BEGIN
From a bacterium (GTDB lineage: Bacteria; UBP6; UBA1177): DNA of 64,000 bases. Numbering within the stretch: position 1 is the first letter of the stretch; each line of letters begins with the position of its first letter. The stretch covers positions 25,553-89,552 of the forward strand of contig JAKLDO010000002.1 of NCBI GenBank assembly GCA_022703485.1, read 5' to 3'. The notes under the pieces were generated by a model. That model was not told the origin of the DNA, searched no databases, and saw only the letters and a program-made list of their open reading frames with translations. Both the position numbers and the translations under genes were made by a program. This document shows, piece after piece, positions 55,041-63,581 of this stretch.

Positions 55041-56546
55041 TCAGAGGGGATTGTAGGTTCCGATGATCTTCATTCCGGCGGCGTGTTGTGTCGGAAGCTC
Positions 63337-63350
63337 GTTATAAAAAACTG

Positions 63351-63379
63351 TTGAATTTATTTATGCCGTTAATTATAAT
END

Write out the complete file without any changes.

From a bacterium (GTDB lineage: Bacteria; UBP6; UBA1177): DNA of 64,000 bases. Numbering within the stretch: position 1 is the first letter of the stretch; each line of letters begins with the position of its first letter. The stretch covers positions 25,553-89,552 of the forward strand of contig JAKLDO010000002.1 of NCBI GenBank assembly GCA_022703485.1, read 5' to 3'. The notes under the pieces were generated by a model. That model was not told the origin of the DNA, searched no databases, and saw only the letters and a program-made list of their open reading frames with translations. Both the position numbers and the translations under genes were made by a program. This document shows, piece after piece, positions 55,041-63,581 of this stretch.

Positions 55041-56546
55041 TCAGAGGGGATTGTAGGTTCCGATGATCTTCATTCCGGCGGCGTGTTGTGTCGGAAGCTC
Positions 63337-63350
63337 GTTATAAAAAACTG

Positions 63351-63379
63351 TTGAATTTATTTATGCCGTTAATTATAAT